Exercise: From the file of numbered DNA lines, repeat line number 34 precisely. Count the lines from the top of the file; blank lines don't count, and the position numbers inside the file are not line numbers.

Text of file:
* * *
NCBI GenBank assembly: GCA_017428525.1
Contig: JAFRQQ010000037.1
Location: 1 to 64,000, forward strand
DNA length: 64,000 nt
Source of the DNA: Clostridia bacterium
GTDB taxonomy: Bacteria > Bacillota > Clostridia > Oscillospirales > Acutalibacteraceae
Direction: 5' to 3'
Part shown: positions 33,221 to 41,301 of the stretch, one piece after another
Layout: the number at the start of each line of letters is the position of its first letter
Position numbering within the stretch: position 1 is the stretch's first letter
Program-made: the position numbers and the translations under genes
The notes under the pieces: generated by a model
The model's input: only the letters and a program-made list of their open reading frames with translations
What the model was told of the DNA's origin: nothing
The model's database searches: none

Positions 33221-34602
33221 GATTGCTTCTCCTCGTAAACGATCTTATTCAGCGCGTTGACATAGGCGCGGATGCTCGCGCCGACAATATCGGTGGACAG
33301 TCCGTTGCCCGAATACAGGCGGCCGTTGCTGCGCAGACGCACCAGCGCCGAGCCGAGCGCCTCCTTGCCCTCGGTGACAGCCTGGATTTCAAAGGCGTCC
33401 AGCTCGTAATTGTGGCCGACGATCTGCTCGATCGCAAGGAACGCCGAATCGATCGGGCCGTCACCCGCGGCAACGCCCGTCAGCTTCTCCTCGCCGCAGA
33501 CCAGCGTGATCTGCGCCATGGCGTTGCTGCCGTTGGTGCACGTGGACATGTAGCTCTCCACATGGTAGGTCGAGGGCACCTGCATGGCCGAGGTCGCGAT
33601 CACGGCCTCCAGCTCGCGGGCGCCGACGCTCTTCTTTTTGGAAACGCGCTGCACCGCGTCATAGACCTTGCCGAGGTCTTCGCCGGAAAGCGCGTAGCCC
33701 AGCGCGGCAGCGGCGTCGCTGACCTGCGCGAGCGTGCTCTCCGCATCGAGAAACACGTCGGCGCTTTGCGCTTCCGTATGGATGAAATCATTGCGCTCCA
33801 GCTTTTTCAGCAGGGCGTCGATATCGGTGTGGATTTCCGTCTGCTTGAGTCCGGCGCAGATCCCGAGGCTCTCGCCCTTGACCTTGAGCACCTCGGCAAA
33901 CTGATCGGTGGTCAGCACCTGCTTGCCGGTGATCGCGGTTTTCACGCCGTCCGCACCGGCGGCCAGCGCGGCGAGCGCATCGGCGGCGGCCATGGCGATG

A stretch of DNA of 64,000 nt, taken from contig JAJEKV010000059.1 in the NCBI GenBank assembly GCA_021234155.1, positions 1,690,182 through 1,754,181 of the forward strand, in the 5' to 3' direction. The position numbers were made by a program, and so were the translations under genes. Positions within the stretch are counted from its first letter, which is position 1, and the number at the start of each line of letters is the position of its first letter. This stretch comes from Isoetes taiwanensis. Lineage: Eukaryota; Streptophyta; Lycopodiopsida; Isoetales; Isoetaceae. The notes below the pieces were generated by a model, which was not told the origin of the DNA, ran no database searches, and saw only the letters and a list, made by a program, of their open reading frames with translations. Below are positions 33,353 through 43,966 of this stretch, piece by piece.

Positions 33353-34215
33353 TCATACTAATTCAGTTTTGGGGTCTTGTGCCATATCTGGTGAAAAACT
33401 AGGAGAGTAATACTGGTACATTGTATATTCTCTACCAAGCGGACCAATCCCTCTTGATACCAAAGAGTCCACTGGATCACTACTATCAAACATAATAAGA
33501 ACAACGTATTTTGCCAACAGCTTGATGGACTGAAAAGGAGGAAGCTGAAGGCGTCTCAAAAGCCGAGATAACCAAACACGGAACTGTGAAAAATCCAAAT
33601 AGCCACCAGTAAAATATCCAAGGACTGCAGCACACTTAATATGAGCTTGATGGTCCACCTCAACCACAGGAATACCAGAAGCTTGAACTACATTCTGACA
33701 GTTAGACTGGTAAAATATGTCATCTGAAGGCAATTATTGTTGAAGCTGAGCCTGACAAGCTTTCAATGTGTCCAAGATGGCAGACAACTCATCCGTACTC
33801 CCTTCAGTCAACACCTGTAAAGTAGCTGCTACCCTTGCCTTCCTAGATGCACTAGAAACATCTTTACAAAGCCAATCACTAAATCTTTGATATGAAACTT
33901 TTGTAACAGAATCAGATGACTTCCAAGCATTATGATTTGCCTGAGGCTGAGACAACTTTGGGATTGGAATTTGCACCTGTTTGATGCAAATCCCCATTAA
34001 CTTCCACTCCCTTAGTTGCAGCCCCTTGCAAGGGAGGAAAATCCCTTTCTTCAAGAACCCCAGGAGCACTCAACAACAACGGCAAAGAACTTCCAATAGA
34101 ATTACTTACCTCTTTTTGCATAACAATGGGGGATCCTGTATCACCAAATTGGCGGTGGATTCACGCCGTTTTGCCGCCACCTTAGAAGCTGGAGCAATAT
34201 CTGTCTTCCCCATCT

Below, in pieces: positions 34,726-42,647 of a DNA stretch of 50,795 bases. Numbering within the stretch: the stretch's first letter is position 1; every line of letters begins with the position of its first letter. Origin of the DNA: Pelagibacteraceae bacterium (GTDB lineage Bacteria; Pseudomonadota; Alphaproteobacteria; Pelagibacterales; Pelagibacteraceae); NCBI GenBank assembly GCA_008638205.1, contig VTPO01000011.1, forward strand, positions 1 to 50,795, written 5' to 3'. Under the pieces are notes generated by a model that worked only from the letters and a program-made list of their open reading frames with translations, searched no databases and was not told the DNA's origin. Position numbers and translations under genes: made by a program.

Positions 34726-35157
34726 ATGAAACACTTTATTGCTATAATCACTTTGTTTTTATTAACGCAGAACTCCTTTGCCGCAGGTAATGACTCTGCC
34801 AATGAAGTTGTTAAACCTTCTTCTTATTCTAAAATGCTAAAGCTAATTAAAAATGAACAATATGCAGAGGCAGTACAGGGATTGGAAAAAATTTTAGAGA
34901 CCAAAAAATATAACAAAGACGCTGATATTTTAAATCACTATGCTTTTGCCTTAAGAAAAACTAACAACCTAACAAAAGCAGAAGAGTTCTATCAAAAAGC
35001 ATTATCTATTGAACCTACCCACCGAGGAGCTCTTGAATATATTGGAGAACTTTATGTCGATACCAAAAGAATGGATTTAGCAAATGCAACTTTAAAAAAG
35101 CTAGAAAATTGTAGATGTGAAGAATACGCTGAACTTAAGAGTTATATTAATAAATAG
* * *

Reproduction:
34001 CTTCCACTCCCTTAGTTGCAGCCCCTTGCAAGGGAGGAAAATCCCTTTCTTCAAGAACCCCAGGAGCACTCAACAACAACGGCAAAGAACTTCCAATAGA